- How has the multiplication factor (capitalisation rate or discount rate) been calculated and does it reflect current market levels?
- How does the capital value compare with comparable transactions?
- Are there any risks inherent with the project/location/market sector that might affect capital values, over and above the trading risk inherent in the project?
All of these factors should be discussed, and any issues should be clearly identified in the valuation report.
A valuation is absolutely essential for many different reasons, but the specifics of each instruction need to be reviewed to check they are suitable for your specific needs before you rely upon the valuation.
It is not unusual for a valuation for one purpose to be different from the valuation for another purpose. Indeed, a hotel could be worth more to one person than it would be to another, and yet neither of these “values” may actually reflect Market Value.
It is vital that the valuation is undertaken by someone competent and experienced in the relevant hotel market and that the valuation report is read in detail and looked at in conjunction with the trading projections.
Valuation reports can be extremely useful, not only in assessing the fall-back position if a loan defaults, or in assessing whether a hotel business can afford the terms of a loan, but also in providing enough context to allow the Bank to determine whether lending against a specific asset is a viable proposition. We recommend that regular revaluations are built into the loan terms, so the Bank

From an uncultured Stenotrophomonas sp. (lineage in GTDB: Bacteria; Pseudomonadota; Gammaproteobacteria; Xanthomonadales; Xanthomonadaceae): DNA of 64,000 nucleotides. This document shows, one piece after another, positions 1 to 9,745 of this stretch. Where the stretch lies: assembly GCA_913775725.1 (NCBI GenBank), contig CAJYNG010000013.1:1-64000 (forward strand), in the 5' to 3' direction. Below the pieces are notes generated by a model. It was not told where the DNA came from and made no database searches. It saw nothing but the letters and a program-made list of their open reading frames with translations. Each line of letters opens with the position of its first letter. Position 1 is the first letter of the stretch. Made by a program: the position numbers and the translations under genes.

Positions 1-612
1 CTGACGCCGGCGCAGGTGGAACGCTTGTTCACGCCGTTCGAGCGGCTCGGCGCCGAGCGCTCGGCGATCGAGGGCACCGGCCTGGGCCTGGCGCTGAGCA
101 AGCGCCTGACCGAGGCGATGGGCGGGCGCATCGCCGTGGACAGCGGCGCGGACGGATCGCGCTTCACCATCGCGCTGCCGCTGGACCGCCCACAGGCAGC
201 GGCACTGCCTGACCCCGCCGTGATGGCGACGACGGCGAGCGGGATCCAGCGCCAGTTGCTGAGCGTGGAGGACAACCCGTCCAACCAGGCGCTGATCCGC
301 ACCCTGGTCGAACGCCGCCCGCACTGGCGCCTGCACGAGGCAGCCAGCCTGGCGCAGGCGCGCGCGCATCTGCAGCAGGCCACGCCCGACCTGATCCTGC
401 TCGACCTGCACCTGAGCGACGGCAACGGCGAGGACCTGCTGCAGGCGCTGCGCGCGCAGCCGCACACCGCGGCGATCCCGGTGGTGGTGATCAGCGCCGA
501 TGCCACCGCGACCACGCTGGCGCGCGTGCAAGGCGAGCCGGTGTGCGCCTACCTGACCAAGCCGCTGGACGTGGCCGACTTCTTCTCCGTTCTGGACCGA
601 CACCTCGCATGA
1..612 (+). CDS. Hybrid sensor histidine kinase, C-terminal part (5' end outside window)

can be kept informed of the value of the hotel and can be informed if the value of the asset is deteriorating, allowing for corrective action to be taken.
About the author
David Harper – Head of Property Services, Hotel Partners Africa
David is the Head of Property Services for Hotel Partners Africa (HPA), advising on all aspects of hotel properties, including valuation, operator selection and acquisitions & disposals. HPA is the coming together of some of the most experienced consultants working in sub-Saharan Africa to provide a one-stop-shop for hoteliers and developers, and HPA have unrivalled experience, having worked on various projects in 50 sub-Saharan African countries. David’s role in HPA is to provide the property advice, selling completed hotels & hotel sites, valuing hotels (and projects) and selecting the best operator for new developments.
David is a Fellow of the RICS (the highest rank possible as a chartered surveyor) with over 20 years in property and the hotel industry. He is the author of Hotel Valuation for Investors, the best-selling book providing comprehensive advice on all aspects of hotel ownership. In addition, he has published a second, more comprehensive book “Hotels & Resorts; The Investor’s Guide”, that was released in August 2016.
He also advises the RICS on hotel valuations and wrote the guidance on ISURV, a subscription service providing best practice advice for Chartered Surveyors the world over. As one of the leading hotel valuers, David is regularly used as an Expert Witness on high profile valuation cases.
Prior to setting up Hotel Partners Africa and before that Leisure Property Services, David was head of hotel valuations and international brokerage for CBRE Hotels and has been involved in some of the largest transactions across the globe. He has worked in over 170 countries and has unrivalled experience across sub-Saharan Africa.
 Hotel Valuation for Investors is published by Routledge and can be ordered from them directly on their website (www.routledge.com), or from all leading online booksellers.
 Royal Institute of Chartered Surveyors, the professional body of the real estate industry based in the UK
 The word “key” is used to describe letting units. A standard room is one key and a suite with two bedrooms and a lounge is described as one key